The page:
Louisiana House of Representatives Comittee votes Chronic Wasting Disease Management Rule acceptable

Published 3:24 pm Wednesday, August 3, 2022

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BATON ROUGE — Louisiana’s House of Representatives Natural Resources Committee met Wednesday to discuss a proposed rule from the Louisiana Department of Wildlife and Fisheries. This rule would implement the state’s Chronic Wasting Disease management plan in select parishes. 

Ten out of 16 committee members were present and they voted that the rule was acceptable 9-0 and ended the meeting by voting to adjourn according to the house of representatives roll call document. 

LDWF instituted its CWD Management Plan in Franklin, Tensas and Madison parishes in response to a CWD positive detection on Jan. 28 of an adult buck harvested in Tensas Parish. CWD is a disease that is always fatal to deer and can not currently be eradicated. Tensas Parish’s buck was the first deer with CWD recorded in the state, making Louisiana the 28th state to discover the disease, now occurring in 29 states. There is still research being done on how CWD spreads but it is passed via prions which are capable of staying in the landscape long after a deer dies.

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The Louisiana Wildlife and Fisheries Commission (LWFC) approved the NOI during its April meeting and opened the NOI for public comment. The Notice of Intent reads:

  • Baiting, placement of bait, or hunting over bait is prohibited within an LDWF designated CWD Control Area.
  • The export of any cervid carcass or part of a cervid carcass originating within an LDWF designated CWD Control Area is prohibited, except for meat that is cut and wrapped; meat that has been boned out; quarters, or other portions of meat with no part of the spinal column or head attached, antlers, clean skull plates with antlers, cleaned skulls without tissue attached, capes, tanned hides, finished taxidermy mounts and cleaned cervid teeth.
  • Approved parts transported out of the CWD Control Area must be legally possessed. Approved parts must contain a possession tag with the hunter’s name, address, LDWF license number, parish of harvest, date of harvest, and sex of deer.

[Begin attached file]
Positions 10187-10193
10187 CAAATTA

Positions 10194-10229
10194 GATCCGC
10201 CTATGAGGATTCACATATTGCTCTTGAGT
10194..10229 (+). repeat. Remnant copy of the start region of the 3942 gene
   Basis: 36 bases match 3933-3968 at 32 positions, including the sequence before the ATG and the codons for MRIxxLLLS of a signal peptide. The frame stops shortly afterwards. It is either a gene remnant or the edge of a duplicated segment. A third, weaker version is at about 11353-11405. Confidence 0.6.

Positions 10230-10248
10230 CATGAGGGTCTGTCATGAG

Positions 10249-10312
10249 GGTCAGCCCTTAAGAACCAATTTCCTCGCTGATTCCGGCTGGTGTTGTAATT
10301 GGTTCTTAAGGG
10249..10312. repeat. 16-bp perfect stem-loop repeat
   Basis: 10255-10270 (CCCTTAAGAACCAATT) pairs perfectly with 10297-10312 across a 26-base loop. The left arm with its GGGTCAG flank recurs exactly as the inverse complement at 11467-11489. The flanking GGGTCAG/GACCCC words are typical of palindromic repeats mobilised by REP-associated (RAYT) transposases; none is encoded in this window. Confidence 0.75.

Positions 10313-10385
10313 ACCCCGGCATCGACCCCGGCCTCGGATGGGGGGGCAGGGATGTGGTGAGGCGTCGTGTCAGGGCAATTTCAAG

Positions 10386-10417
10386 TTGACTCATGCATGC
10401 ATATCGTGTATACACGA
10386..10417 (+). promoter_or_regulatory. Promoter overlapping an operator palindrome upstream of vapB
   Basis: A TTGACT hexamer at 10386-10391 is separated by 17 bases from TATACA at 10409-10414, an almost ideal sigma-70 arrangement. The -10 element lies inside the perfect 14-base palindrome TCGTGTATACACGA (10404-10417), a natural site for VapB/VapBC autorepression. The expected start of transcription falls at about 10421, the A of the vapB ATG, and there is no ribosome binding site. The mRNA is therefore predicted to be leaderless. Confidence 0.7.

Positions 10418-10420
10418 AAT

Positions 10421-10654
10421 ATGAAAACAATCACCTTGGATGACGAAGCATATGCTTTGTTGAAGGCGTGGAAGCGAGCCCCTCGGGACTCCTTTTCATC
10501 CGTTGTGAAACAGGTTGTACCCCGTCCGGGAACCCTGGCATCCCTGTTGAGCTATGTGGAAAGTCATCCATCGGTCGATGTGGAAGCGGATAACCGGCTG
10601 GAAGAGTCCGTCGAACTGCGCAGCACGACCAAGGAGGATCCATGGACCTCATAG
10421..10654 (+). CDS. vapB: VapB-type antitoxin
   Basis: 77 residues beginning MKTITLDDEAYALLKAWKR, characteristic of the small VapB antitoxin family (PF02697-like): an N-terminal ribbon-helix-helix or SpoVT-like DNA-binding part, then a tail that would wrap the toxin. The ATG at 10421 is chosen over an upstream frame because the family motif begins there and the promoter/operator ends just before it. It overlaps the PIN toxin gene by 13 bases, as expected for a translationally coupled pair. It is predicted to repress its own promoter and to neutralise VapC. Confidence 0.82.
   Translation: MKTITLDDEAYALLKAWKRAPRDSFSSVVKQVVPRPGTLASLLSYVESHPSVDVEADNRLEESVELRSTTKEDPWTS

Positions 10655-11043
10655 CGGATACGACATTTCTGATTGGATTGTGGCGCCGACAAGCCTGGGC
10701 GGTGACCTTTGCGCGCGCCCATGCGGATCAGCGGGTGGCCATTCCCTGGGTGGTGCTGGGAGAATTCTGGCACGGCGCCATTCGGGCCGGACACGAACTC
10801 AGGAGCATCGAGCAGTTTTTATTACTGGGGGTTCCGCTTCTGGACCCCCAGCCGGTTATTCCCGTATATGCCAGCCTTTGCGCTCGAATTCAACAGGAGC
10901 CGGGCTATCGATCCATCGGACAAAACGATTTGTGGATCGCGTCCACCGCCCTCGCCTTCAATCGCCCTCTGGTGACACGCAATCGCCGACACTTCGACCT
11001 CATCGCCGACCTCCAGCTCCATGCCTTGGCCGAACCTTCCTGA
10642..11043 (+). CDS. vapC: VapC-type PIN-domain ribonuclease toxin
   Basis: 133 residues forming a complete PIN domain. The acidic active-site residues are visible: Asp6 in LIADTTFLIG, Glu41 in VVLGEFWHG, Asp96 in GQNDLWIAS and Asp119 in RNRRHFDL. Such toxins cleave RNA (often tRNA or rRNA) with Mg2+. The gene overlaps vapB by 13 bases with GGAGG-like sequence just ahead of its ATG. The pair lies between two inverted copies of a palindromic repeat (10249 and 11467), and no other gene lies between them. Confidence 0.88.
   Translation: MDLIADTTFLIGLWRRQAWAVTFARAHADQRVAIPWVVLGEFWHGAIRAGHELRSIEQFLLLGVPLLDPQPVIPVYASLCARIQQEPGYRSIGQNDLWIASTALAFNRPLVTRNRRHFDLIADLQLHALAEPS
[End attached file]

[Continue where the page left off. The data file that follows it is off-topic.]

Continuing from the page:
• Before the 2022-23 deer hunting season, LDWF is directed to determine whether there is sufficient capacity to perform taxidermy services for cervids taken within the Control Area and report those findings to the Wildlife and Fisheries Commission. If it is determined that there is insufficient capacity to provide adequate taxidermy services for cervids harvested within the Control Area, LDWF shall establish a permitting system to be in effect no later than the opening of the 2022-23 deer hunting season to allow for uncleaned cervid heads to be transported out of the Control Area solely for taxidermy purposes.

LDWF Deer Program Manager Johnathan Bordelon said the commission secretary signed the notice of intent and passed it on to the Senate and House Committees. After the House Committee approved the rule it will now go before the Senate Committee on Natural Resources. 

If the rules are approved by August 10, it would go into effect by August 20.

Currently, Tensas, Madison and Franklin Parishes are under a declaration of emergency prohibiting carcass transport and supplemental feeding. Bordelon said an LDWF declaration of emergency lasts up to 180 days and can be extended or rescinded at any time if deemed necessary. 

He said during the April meeting their CWD Management Plan began 20 years ago and has been developed based on what is scientifically the best practice. They are now on their fourth plan. When the positive was discovered, Louisiana was able to react quickly. 

DNA Test Results

Louisiana sent the DNA to Texas A&M to have it tested in order to determine if the deer was local or if it had northern lineage. This could give the LDWF some idea as to if the deer was brought into the state or if it was a native deer to the area. 

Bordelon said they currently await the final results.